Wikipedia:Manual of Style/Text formatting

From Wikipedia, the free encyclopedia

This is the part of Wikipedia's Manual of Style which covers when to format text in articles, such as which text should use boldface or italic type.


Boldface (text like this) is common in Wikipedia articles, but only for certain usages. To create it, surround the text to be boldfaced with triple apostrophes: '''...'''.[1]

Article title terms

The most common use of boldface is to highlight the first occurrence of the title word/phrase of the article (and usually its synonyms) in the lead section. This is also done, at the first occurrence in running text, of a term that redirects to the article or one of its sub-sections, whether the term appears in the lead or not. These applications of boldface are done in the majority of articles, but are not a requirement. It will not be helpful in a case where a large number of terms redirect to a single article, e.g. a plant species with dozens of vernacular names.

Automatically applied boldface

In the following cases, boldface is applied automatically, either by MediaWiki software or by the browser:

  • Subsection headings of level 3 and below (===Sub-heading===, ====Sub-sub-heading====, etc., markup). There are 5 heading levels total in articles.[2]
  • The term in description (a/k/a definition or glossary) lists (example: Glossary of the American trucking industry)
  • Table headers and captions (but not image captions)

Manually added boldface markup in such cases would be redundant and is to be avoided.

Other uses

Use boldface in the remainder of the article only in a few special cases:

Citation templates, such as Template:citation, automatically supply all formatting (such as italic, boldface, and quotation marks). Therefore, applying manual formatting inside a citation template will cause undesired results.

When not to use boldface

Avoid using boldface for emphasis in article text. Instead, use HTML's <em>...</em> element (which usually renders as italic); this can also be rendered with the {{em|...}} template. Italic wikimarkup (''...'', or <i>...</i>) is often also used for this purpose, but is not semantically correct, and may be replaced (it is for non-emphasis italics, such as that used for book titles and foreign-language phrases, as detailed below).

It is technically possible to put non-Latin alphabets such as Greek or Cyrillic in boldface, but this should be avoided.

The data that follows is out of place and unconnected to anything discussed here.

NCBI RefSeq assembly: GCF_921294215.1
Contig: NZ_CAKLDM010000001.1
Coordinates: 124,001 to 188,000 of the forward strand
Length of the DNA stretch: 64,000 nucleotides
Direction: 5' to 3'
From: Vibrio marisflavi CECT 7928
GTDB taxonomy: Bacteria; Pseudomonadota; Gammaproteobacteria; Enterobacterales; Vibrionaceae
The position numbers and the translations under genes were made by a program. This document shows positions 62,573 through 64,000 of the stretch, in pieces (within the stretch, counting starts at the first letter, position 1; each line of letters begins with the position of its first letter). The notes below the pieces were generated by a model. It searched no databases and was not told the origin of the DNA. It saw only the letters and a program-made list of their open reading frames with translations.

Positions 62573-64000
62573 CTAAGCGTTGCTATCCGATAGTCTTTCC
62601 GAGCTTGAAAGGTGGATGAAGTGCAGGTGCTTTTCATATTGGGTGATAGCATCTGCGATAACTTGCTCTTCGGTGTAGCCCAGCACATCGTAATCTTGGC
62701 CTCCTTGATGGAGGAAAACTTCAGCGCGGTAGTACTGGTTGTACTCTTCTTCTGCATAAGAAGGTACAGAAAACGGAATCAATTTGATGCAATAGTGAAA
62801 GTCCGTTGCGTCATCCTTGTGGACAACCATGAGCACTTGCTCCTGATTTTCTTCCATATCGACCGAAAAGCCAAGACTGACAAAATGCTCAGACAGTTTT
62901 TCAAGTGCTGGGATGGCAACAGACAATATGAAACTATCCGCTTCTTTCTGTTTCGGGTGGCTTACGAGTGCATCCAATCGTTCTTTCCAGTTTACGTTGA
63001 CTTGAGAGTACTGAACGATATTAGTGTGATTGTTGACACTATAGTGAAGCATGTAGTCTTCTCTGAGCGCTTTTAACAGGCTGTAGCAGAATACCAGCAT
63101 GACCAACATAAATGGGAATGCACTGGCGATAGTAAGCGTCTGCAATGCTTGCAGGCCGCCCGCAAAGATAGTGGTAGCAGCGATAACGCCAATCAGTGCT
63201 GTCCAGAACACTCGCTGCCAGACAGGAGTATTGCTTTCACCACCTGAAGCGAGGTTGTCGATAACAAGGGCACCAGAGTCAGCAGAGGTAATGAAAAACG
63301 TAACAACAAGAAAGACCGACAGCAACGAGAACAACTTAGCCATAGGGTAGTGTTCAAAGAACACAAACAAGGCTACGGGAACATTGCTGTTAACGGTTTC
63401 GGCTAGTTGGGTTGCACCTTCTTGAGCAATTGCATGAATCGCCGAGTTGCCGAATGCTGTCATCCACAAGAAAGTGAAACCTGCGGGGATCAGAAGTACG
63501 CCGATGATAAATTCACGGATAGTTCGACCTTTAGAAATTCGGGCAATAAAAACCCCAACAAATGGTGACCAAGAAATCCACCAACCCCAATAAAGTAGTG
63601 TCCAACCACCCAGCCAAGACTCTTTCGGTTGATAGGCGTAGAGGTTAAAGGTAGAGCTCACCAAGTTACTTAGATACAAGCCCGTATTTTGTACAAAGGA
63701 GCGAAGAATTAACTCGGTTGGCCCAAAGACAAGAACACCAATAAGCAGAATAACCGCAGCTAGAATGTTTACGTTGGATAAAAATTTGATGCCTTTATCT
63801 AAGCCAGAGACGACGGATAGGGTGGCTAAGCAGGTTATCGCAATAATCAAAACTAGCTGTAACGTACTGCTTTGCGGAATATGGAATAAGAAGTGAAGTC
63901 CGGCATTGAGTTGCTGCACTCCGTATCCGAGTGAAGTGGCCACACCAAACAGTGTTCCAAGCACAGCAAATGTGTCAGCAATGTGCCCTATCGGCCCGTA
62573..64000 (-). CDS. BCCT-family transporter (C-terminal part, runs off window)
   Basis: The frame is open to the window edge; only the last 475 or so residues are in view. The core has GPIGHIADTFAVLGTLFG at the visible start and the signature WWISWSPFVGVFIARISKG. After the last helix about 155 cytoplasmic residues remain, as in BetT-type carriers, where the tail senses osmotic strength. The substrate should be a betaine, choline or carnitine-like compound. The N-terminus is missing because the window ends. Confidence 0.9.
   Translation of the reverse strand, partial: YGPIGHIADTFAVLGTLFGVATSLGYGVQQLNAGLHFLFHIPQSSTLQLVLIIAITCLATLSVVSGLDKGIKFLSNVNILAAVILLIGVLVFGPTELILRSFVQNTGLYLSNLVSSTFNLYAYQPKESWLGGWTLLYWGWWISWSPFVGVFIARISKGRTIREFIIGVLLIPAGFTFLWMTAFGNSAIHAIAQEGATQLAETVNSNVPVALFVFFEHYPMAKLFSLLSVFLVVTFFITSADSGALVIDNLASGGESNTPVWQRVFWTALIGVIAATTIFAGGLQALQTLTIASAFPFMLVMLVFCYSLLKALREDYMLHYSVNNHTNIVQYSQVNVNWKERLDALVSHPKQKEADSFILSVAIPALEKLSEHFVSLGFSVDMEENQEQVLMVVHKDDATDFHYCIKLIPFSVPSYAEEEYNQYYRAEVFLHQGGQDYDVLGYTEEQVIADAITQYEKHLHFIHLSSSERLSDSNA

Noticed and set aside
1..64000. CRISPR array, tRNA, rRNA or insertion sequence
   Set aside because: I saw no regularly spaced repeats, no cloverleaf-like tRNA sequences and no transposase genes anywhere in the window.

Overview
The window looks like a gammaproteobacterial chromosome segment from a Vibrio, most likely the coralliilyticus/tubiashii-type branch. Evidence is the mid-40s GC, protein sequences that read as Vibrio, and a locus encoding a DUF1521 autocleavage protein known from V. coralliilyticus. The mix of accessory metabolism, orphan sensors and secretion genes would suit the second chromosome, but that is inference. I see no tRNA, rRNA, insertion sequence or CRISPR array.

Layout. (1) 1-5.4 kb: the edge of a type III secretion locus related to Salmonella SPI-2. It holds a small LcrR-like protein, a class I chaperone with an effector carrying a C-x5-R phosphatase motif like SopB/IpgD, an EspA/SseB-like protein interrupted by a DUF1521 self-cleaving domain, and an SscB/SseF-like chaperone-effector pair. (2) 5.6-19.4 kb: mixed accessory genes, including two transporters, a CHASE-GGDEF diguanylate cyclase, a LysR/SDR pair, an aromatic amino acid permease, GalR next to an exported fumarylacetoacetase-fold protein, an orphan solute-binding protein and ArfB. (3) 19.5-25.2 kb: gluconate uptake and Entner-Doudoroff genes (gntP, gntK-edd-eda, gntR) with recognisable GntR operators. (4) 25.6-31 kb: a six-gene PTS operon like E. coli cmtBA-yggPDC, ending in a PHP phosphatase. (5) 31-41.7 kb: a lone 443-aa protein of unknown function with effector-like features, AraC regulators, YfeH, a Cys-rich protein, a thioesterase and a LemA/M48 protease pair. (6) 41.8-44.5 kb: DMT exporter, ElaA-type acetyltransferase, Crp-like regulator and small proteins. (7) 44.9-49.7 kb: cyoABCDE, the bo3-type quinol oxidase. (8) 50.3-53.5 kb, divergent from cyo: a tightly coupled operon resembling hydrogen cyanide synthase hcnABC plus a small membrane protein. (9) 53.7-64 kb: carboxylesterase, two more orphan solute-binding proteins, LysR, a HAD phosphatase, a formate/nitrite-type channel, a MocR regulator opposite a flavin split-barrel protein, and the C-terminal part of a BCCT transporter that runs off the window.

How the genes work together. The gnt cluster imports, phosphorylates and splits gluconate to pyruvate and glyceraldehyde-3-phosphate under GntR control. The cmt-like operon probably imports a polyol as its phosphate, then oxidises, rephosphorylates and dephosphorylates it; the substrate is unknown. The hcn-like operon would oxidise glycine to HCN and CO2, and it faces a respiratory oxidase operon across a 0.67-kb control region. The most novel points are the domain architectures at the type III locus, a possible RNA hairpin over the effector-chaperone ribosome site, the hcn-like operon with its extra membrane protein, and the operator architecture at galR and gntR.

HTML's <strong>...</strong> emphasis (which usually renders as boldface) is generally not appropriate in article text, though it is common in project pages, template documentation, talk page discussions and other non-article contexts. It can also be rendered with the {{strong|...}} template.

Italic type

Italic type (text like this) is produced with double apostrophes around the content to be italicized: ''...''.[1] Italics, along with semantic emphasis (usually rendered as italics), are used for various specific purposes in Wikipedia, outlined below.


The use of italics for emphasis on Wikipedia should follow good English print style. The most accessible way to indicate emphasis is with the HTML <em>...</em> element or by enclosing the emphasized text within an {{em|...}} template. Emphasis may be used to draw attention to an important word or phrase within a sentence, when the point or thrust of the sentence may otherwise not be apparent to readers, or to stress a contrast:

Gellner accepts that knowledge must be knowledge of something.

It may be preferable to avoid the need for emphasis by rewriting a sentence more explicitly. Use of emphasis more than once in a sentence is rarely helpful to readers, unless the emphasized terms are being directly compared.

Other, non-emphasis, uses of italics on Wikipedia should use ''...'' markup, not <em> or {{em}} markup.[3]

Names and titles

Italics should be used for the following types of names and titles, or abbreviations thereof: